Sometimes white people even claim to be “colorblind” in order to try to solve racial issues. But this doesn’t solve anything. If you act as if acknowledging racial differences is taboo, you’re kind of just perpetuating racism in a different form. If you’ve ever been around white people who feel scared to even mention race at all, you’ve probably noticed how awkward and unnatural it feels.
America was founded on diversity, and we should happily embrace and acknowledge our differences rather than feel awkward about them. If you insist on being “colorblind,” maybe this means that you do in fact have an issue with racial differences.
Many people think that so long as they’re not actively doing and saying racist things then they’re fine and don’t have to take any responsibility for the messed up racial dynamic in this country. People are quick to say, Oh, racism is so terrible, or, I’m not racist at all. Yet these proclamations are often so empty.
It’s often only extreme examples of racism, like the Charlottesville rally, that cause people to stop and acknowledge that racism is an issue. But often racism is much subtler and therefore more insidious. The alt-right people were honest about their hatred and bigotry, whereas the majority of racist people masquerade as people who aren’t racist at all.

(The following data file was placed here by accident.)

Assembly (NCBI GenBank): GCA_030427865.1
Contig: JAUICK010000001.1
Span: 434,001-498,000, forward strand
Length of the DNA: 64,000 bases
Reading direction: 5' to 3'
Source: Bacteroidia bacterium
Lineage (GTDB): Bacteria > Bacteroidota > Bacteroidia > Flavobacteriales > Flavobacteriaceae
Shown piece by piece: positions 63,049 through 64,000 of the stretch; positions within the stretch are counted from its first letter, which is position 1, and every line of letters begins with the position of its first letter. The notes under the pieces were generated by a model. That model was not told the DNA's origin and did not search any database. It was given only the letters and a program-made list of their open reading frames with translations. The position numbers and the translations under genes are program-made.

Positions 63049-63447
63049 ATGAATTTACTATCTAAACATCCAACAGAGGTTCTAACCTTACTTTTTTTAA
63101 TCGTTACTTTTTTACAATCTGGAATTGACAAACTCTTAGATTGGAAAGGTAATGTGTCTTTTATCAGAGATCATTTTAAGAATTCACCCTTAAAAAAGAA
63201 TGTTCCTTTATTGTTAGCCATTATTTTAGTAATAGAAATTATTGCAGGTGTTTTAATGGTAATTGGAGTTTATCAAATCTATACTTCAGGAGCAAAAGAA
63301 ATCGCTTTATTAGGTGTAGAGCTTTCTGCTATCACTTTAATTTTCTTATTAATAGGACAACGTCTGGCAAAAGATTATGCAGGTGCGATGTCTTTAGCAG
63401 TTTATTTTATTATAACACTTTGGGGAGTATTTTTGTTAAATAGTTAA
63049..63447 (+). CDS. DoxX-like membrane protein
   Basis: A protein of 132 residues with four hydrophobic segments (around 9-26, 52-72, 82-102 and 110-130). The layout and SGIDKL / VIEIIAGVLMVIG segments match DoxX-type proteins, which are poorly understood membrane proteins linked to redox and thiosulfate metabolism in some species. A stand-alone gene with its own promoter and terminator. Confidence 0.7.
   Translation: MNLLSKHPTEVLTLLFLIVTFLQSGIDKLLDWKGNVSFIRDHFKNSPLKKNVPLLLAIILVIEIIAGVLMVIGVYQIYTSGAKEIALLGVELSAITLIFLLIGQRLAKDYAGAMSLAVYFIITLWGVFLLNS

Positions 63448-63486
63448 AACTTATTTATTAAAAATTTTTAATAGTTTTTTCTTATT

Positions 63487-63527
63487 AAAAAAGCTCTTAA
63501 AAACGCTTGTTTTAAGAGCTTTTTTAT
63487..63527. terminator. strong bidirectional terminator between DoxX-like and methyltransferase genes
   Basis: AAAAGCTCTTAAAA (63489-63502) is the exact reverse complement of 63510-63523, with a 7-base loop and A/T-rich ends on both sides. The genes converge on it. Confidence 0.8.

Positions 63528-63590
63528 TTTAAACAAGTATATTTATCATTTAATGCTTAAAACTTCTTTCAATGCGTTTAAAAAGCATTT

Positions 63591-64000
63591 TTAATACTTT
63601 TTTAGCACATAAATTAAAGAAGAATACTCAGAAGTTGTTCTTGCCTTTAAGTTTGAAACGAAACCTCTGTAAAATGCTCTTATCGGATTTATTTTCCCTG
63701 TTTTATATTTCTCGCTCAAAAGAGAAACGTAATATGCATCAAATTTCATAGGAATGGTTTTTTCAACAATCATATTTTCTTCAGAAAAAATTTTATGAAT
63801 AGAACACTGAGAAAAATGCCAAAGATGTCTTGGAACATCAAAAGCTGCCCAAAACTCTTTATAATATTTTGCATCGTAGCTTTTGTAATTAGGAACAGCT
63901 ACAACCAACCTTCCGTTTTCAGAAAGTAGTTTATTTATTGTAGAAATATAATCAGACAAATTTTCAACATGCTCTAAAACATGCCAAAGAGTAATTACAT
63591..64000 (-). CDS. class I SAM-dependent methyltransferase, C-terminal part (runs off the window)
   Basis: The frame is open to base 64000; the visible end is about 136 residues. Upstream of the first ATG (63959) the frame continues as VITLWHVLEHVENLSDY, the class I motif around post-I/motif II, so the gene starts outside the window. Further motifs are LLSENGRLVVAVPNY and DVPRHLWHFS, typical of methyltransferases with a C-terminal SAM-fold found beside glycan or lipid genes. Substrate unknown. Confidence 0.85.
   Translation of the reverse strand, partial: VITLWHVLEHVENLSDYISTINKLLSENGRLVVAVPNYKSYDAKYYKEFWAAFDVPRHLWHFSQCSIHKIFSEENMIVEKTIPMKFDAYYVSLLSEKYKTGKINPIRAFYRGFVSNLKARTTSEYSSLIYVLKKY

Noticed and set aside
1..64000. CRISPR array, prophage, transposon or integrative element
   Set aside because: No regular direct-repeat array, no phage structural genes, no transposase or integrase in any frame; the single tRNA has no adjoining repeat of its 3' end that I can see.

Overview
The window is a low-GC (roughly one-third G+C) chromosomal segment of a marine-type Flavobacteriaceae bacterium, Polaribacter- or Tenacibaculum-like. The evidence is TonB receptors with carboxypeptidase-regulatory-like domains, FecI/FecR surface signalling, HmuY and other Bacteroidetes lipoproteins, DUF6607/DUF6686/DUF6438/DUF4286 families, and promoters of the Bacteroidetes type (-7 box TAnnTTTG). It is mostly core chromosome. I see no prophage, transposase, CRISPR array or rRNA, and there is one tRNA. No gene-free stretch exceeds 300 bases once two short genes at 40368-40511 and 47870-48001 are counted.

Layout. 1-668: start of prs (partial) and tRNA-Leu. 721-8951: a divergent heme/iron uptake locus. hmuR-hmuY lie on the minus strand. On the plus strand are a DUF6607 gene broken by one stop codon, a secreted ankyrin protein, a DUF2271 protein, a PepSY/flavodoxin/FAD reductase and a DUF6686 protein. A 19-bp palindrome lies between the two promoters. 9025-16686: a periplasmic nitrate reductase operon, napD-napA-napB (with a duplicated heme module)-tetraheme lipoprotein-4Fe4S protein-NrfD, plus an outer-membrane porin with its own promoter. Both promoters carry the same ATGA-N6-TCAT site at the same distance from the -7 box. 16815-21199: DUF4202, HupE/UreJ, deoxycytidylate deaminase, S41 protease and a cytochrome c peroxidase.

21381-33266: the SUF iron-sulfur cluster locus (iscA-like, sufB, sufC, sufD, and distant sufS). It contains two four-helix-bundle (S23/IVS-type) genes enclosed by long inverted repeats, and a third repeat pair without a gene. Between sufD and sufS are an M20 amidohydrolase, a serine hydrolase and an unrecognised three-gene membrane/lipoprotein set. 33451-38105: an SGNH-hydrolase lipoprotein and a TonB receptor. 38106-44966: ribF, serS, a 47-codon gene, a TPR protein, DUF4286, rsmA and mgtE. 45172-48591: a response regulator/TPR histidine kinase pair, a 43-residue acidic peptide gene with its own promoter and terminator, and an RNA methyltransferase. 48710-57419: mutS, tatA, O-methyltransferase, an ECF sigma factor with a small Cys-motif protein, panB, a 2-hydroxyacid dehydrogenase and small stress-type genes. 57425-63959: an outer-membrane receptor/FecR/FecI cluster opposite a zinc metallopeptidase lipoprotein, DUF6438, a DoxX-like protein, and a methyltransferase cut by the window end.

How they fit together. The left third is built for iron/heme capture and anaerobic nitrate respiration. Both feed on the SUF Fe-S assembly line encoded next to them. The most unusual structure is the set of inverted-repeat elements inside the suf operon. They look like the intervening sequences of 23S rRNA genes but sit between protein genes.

What white Americans need to understand is that you don’t have to do and say blatantly racist things to be reinforcing a culture of racism. It’s often what we don’t do that makes a statement.
If you are passive and silent whenever you hear people make degrading and hateful comments, you’re part of the problem.
If you say, Oh, Trump isn’t really a racist even though you’re aware of all the bigoted things he’s said, you’re part of the problem.
If you constantly find ways to excuse bigotry and hateful speech and behavior, you’re part of the problem.
If you say that it’s okay if people want to fly the confederate flag, you’re part of the problem.
If you think that social segregation is fine and that it’s “just the way things are,” you’re part of the problem.
If you struggle to relate to people just because they look different than you, you’re part of the problem.
If you say “all lives matter,” you’re part of the problem.
If you say racism doesn’t exist anymore because we’ve had a black president, you’re part of the problem.
So many people trivialize things that should cause an incredible amount of concern. We look at Nazi Germany and think, Oh, America could never get to that point. But do you really think that’s true? When we’re separating migrant children from their parents and putting them in cages, I think we need to wake up and realize that we certainly could get to that point. When people genuinely think building a wall sounds like a good idea, we need to acknowledge that we’re not that different than the Germans.
Human nature is human nature. America has an absolutely despicable moral track record. Conservatism is in complete denial about that fact. We think we can brush the centuries of oppression and genocide under the rug, but we’re fooling ourselves. Today, Germany is completely transparent about the reality of the Holocaust. If only America could say the same about the countless atrocities committed on its soil.
The past still has an effect on the present. We can’t think that all the heinous crimes committed throughout history won’t have consequences for today. The discrimination that has gone on for years and years still has a sociological impact today.